Clayton residents will be able to vote on MARTA

Residents of the only county in metro Atlanta without local public transportation could soon vote to remedy their transit deficit, thanks to legislation headed to the governor’s desk for signature.

HB 1009 allows Clayton County, which four years ago lost its bus service (C-Tran) because of cost, to hold a referendum in November on whether to join MARTA by levying a 1-cent sales tax. Currently the city of Atlanta, DeKalb and Fulton are the only local governments that fund MARTA with a penny sales tax.

The referendum appears to have a good chance of passage – 67 percent of Clayton voters approved of joining MARTA in a nonbinding referendum in 2010.

Brionte McCorkle, chapter program assistant for the Sierra Club’s Regional Action to Improve Livability (or RAIL) campaign, said that a penny sales tax could result in $49 million a year for Clayton transit.

“That is more than enough to restore bus service and possibly even expand MARTA rail into the county,” McCorkle told The Atlanta Journal-Constitution in September.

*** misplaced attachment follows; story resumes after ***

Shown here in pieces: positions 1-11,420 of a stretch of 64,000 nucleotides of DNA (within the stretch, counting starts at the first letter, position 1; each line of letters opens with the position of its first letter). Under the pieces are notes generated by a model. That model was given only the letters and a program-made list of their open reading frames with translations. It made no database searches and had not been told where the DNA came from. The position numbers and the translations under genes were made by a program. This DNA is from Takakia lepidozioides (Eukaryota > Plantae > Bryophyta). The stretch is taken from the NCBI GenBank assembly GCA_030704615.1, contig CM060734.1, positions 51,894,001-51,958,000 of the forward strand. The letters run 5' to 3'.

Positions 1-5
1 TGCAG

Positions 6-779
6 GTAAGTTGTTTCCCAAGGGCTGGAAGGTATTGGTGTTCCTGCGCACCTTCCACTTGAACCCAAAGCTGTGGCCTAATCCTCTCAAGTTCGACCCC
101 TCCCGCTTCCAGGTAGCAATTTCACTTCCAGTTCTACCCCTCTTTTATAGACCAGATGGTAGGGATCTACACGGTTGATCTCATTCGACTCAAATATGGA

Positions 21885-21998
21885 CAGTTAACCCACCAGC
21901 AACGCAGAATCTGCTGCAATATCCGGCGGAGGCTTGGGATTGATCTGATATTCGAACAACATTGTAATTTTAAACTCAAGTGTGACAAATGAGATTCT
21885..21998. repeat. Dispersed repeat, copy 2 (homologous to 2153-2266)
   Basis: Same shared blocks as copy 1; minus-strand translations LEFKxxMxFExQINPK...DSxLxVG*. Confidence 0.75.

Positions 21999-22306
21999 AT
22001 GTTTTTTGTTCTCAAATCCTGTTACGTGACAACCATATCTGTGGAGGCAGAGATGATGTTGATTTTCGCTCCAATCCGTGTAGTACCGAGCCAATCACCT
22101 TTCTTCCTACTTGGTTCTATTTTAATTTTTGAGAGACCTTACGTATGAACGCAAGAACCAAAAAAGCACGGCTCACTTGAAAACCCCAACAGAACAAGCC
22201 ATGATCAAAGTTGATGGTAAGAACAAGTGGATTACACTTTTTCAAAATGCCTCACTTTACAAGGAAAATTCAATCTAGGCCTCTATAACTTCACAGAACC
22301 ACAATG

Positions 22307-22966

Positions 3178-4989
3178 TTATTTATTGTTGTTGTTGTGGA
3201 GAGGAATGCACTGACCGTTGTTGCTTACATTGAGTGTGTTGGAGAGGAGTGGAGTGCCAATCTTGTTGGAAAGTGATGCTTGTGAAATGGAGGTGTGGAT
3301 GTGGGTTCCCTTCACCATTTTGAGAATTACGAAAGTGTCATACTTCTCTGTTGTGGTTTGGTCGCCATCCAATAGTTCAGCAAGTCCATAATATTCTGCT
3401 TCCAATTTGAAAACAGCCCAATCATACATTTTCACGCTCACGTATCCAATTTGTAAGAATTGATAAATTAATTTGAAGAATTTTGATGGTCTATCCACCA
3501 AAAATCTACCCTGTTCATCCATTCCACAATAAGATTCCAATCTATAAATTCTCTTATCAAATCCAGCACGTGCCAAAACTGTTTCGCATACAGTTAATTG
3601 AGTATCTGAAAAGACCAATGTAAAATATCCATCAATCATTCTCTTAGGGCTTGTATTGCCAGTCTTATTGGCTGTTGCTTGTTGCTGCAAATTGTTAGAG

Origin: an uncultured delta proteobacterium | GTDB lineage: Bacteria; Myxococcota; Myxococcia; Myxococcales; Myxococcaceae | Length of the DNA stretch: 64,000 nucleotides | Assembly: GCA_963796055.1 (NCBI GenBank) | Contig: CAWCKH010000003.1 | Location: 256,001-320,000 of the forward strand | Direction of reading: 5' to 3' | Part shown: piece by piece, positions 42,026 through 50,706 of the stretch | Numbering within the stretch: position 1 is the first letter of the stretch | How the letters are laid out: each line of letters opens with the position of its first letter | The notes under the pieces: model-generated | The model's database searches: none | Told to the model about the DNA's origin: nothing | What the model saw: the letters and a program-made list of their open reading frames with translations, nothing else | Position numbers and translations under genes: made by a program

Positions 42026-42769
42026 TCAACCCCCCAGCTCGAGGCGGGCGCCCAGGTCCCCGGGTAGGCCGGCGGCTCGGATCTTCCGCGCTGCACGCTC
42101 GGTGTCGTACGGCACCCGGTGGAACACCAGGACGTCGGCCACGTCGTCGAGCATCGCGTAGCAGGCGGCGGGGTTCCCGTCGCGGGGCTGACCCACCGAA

Since Clayton officials halted C-Tran service in March 2010, Georgia Regional Transportation Authority Xpress bus service is the only public transit in the county. But it only carries people from park-and-ride spots in Jonesboro and Riverdale to downtown and midtown Atlanta. It doesn’t run within the county or take people to the airport, where many residents have jobs.

It’s unclear what form a revived transit system would take.

“I don’t know if we ever got down the road, or down the track as it were, in terms of figuring out what service would look like in Clayton,” said MARTA spokesman Lyle Harris.

The measure introduced by Rep. Mike Glanton, D-Jonesboro, passed the Senate Thursday with only two dissenting votes.